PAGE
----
Let Your Moral Compass Guide Your Next Event

Moral Compass Guide Your Next Event
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This year has been extraordinary for global politics and it often feels we are in some strange brave new world. Irrespective of your political belief, no one really thought we would be facing a post-Brexit world for the UK. Equally, very few believed that Donald Trump would now be President of the United States.

These landmarks in global politics have in part been fueled by economic and racial fear, a fear to embrace diversity and a multi-cultural society. Although this blog is not aimed to be a political rant or represent political opinion (as everyone has the right to their own opinion), we are entering uncharted political waters.

In my opinion, fear is fueled by the ‘NIMBY’ syndrome. Diversity, racial acceptance and change is great, as long as it’s ‘not in my back yard’. As Event Managers, we often embrace an eclectic portfolio of event destinations, embracing local culture whilst celebrating diversity. We encourage our client and delegates to try new experiences whilst always trying to find that next ‘new thing’. It is this passion that makes great Event Planners.

If many have the ability to embrace diversity from afar, how come some are unable to embrace it in their own back yard? Delegates are taken all over the world, yet on home soil, some want everything neat, ordered and unchanged. A lot of us, of course, embrace change, but with Brexit and the US election, almost half the population showed that change and diversity are not welcome, therefore fueling the NIMBY syndrome. Let’s experience all this exciting change; we just don’t want it on our doorstep thanks! It’s a strange conundrum.

I am all for sourcing destinations that embrace diversity, challenge delegate thinking and offer stimulating experiences that teach, inspire and motivate – whether it’s a small boardroom meeting or large AGM. But, in so doing, we look for destinations that embrace rather than marginalize. Here is where we use a moral compass and my confusion sits.

A moral compass isn’t a tool, nor a concept. Rather, it’s about understanding the needs of your client and equally the needs of your delegates. For example, is it morally right for us as Event Managers to promote a destination that defines LGBTQ guests as criminals? There are plenty of event destinations that class homosexuality as illegal yet we are more than happy sending delegates there. Equally, destinations with less than acceptable human or gender rights are often top of the list as ‘must see’ event experiences.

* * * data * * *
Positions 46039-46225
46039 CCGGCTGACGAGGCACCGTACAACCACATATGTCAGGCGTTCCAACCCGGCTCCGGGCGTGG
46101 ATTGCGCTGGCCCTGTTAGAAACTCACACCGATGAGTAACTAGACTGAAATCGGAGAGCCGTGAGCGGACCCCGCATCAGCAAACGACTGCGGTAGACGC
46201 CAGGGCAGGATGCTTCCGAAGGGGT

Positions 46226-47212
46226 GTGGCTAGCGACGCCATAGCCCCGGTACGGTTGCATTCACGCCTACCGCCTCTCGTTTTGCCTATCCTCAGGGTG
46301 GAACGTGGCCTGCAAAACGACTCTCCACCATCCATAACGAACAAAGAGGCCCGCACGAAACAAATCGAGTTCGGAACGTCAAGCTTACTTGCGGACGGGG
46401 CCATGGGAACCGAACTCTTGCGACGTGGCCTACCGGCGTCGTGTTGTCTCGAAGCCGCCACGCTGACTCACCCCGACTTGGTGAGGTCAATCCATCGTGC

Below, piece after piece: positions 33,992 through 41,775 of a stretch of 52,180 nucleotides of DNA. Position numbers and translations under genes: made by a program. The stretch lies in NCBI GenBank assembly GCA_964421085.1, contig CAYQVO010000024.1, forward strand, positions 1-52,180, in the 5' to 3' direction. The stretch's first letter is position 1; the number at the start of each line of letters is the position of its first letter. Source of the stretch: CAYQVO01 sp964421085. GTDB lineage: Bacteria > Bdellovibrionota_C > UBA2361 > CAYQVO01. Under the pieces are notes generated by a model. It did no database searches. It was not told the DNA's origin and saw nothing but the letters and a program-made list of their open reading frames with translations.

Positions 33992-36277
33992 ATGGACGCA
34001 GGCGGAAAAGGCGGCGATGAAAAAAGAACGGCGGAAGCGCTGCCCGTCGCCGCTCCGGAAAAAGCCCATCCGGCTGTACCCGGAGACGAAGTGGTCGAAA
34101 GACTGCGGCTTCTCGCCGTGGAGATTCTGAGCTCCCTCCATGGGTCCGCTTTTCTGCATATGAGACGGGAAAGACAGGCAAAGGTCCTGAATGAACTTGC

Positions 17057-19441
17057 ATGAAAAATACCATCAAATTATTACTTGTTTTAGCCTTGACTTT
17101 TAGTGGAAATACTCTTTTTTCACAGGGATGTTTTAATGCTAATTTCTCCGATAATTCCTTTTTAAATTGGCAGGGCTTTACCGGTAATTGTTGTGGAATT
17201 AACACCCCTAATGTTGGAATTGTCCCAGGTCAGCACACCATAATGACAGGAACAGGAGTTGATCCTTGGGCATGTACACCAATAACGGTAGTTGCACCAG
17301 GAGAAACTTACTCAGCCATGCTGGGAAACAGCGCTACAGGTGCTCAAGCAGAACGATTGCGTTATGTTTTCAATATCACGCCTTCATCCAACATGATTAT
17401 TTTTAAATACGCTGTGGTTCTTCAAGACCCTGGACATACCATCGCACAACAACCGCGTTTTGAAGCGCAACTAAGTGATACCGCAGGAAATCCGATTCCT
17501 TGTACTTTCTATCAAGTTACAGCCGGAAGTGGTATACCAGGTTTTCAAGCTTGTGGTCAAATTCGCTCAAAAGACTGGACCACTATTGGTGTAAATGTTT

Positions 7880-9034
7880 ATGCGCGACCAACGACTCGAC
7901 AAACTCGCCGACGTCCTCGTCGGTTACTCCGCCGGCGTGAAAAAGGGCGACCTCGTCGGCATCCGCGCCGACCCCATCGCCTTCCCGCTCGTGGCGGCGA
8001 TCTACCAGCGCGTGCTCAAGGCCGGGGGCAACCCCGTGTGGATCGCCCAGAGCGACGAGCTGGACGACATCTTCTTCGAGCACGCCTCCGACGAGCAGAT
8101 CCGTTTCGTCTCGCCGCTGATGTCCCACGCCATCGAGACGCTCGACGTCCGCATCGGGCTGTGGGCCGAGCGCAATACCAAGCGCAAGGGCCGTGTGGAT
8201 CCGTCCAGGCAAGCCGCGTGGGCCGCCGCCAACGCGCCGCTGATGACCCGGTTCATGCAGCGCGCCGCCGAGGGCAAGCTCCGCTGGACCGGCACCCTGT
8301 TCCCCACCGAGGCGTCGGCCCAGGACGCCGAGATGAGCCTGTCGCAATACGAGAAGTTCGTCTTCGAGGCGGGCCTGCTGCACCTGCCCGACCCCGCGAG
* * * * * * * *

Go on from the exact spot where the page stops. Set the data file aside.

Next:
Sending your guests to a destination that represses freedom and jeopardizes the values of some of your delegation needs to be questioned and assessed in my opinion. We partner with the client, allowing them to understand the strengths and weaknesses of a destination, giving them the right to select based on the needs of their delegates. If a destination is considered suitable, then this is absolutely fine, but it’s important we highlight a balanced analysis on each destination using the moral compass.

I find it extraordinary that the moral compass isn’t used as much as it should in our drive and search to find that next unique location. Perhaps this has helped fuel the current political arena we face? By using destinations that repress, we send a clear signal that its ok to marginalize and segregate. We show that the NIMBY syndrome it at work in these destinations.

Of course, the event industry didn’t create our new brave new political world. But I do think the way some events operate reflects a viewpoint that has led to this situation. I am struggling to find a conclusion to this blog – to tie this all together into a punchline. And, I can’t. All I can do is continue to strive for equality and freedom and help to educate on destinations that embrace a negative NIMBY culture.